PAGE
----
In 2013, the Black Lives Matter movement was born out of despair after the acquittal of George Zimmerman, the man who shot and murdered Trayvon Martin. Since then, the of murder of black people by police and white vigilantes has continued unabated. FBI data shows that white officers are three times more likely to use a gun in a black neighborhood than in a white neighborhood, and the rate of police shootings of people of color is five times the rate of police shootings of white people. The ensuing protests over the murders of George Floyd and Breonna Taylor poured over into every city in the U.S. and cities around the world. In response, police and federal troops shot at protesters with tear gas and rubber bullets, most notoriously in Washington, D.C. to clear the way for Trump’s photo shoot.

The Democratic and Republican national conventions have both featured guns in dueling political narratives. Each featured a parent of a murdered Stoneman Douglas High School student. The Democratic convention highlighted the protests, the fight for racial justice, and the need for gun control. The Republican convention, by contrast, celebrated gun ownership and the stressed the importance of protecting the Second Amendment. Nowhere was the contrast more apparent than in the appearance at the RNC of Patricia and Mark McCloskey, the white couple who pointed guns at black protesters in St. Louis.

One third of people in the U.S. own guns, and both the pandemic and the protests saw marked increases in gun sales. The U.S. has the highest rate of gun ownership and gun deaths of any nation in the world. In a comparative study, political analyst Dylan McLean notes that, “the gun serves as a symbol of freedom, independence, and individual liberty for American shooters and the regulatory environment illustrates that Americans have had little willingness to trade-in this liberty for order.”[1] A culture built on rebellion and individualism operates in stark contrast to other developed nations, where gun control is viewed as necessary for the common good. But gun violence also echoes the legacy of slavery, as militias (and the Second Amendment) were viewed as essential to maintaining the oppressive order.

The 2021 December special issue focuses on “shooting,” broadly construed. While guns are inextricably bound to the history and identity of the United States, the act of shooting (via duels or gun shows) constitutes a performance of its own throughout the world. Shooting features prominently in opera, plays, and musicals, from Wilhelm Tell and Eugene Onegin, to Hamilton and Blue. Performances of warfare present narratives of people preparing themselves for shooting at others and dealing with its psychic aftermath. Veterans engage in virtual reality patrol sessions in order to process events at the root of trauma. Possible submissions might deal with dueling, outdoor historical pageants, Annie Oakley, the history of theatrical gun wranglers, archery contests, and video games. How is shooting performed? What narratives are constructed of shooting in its varied contexts? What is at stake, physically and psychically, for the protagonists in scenes that involve shooting? What ideologies are reified and what ideologies are challenged?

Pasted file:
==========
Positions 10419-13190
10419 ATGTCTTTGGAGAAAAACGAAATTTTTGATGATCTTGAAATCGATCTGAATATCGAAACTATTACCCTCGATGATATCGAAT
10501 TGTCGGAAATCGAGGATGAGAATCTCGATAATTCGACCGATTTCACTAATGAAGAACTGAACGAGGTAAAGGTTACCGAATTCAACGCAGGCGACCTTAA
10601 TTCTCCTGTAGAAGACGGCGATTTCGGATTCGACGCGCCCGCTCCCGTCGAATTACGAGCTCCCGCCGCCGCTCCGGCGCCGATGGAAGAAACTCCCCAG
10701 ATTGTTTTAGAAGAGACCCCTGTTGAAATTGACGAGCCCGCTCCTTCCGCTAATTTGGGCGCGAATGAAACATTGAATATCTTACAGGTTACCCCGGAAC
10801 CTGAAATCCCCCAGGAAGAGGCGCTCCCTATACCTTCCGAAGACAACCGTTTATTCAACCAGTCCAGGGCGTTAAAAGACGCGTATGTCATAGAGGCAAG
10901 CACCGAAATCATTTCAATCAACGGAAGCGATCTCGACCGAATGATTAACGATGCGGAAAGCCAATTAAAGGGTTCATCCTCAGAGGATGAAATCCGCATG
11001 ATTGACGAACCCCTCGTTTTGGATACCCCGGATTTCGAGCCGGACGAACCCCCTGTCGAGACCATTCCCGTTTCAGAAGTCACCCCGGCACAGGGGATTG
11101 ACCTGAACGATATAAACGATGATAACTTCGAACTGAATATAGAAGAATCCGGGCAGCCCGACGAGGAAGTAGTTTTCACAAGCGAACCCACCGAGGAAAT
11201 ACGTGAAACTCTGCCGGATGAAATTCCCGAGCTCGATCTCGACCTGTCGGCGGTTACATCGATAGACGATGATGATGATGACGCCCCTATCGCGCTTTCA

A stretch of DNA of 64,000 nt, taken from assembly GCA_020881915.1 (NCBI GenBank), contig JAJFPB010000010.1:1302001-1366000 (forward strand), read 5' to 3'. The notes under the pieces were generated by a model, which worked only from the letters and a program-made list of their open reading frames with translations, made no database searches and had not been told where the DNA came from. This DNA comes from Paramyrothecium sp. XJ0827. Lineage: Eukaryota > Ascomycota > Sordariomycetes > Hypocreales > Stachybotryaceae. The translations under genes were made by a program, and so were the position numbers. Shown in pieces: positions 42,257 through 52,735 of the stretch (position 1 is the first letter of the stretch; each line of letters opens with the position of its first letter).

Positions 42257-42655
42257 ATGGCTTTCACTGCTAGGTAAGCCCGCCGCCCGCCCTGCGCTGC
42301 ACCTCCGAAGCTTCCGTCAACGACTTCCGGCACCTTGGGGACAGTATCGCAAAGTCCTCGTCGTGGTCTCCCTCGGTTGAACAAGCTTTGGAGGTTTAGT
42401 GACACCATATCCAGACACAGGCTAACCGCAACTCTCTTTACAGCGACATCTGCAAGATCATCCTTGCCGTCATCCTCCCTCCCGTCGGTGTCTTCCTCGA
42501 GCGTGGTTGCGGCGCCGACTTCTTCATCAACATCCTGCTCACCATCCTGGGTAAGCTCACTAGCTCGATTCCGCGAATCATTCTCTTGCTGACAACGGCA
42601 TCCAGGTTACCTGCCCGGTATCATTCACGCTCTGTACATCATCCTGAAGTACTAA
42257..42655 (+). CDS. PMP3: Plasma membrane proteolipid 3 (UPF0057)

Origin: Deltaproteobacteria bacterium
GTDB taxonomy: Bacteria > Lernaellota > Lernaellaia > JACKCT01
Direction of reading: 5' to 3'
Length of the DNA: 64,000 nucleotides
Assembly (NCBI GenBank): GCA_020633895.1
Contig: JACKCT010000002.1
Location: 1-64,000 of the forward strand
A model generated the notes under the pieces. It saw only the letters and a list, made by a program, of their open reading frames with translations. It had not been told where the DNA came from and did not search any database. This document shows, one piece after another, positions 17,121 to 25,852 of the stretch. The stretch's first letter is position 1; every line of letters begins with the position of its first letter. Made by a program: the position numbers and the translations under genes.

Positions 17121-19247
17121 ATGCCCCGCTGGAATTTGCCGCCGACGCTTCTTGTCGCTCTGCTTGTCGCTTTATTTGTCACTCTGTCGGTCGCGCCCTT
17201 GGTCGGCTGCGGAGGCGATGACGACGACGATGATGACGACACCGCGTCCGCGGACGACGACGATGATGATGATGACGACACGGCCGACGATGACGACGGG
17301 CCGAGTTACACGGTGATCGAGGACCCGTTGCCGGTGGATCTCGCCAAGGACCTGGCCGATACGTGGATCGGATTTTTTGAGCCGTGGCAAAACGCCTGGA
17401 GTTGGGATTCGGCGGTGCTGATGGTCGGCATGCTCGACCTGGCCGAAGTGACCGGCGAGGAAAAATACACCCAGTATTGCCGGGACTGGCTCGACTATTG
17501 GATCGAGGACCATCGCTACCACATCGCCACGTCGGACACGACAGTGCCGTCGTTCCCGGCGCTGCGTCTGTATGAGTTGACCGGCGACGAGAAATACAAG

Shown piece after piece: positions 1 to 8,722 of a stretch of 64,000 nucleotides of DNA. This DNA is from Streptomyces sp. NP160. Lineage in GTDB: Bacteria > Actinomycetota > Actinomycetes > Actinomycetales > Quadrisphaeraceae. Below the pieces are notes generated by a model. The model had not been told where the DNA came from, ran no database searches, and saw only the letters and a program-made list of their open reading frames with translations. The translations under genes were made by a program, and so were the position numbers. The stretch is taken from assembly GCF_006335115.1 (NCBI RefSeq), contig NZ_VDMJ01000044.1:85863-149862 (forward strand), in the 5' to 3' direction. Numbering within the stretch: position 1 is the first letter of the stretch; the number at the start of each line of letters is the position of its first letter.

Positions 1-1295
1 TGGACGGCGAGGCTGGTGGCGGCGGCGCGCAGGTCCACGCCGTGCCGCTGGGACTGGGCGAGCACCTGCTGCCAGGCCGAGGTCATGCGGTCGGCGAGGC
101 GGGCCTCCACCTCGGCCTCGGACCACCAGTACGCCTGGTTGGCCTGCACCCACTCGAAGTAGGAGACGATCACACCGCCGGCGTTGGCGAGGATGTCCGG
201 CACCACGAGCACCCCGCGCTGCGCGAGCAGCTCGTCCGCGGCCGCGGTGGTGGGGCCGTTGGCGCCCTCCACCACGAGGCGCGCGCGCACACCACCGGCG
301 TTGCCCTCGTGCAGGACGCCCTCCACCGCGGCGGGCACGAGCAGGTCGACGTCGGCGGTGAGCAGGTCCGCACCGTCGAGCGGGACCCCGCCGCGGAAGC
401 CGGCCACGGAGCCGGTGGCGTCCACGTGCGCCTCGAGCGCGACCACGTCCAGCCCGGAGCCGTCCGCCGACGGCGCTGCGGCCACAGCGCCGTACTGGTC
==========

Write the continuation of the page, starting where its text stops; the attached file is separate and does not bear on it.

This special issue will be edited by E.J. Westlake. We will consider both full length essays for the print edition (6,000-9,000 words) as well as short provocations, video and/or photo essays, and other creative, multimedia material for our on-line platform (500-2,500 words), edited by Margherita Laera. For information about submission, visit our website:

Print submissions and online submissions should submitted no later than 1 February 2021.

Submissions should be uploaded through our ScholarOne portal:

Feel free to contact the editors with questions or inquiries:

E.J. Westlake, Editor at

Margherita Laera, Online Editor at


Dylan S. McLean (2015) “Guns in the Anglo-American democracies: explaining an American exception,” Commonwealth & Comparative Politics, 53:3, 233-252, DOI: 10.1080/14662043.2015.1051287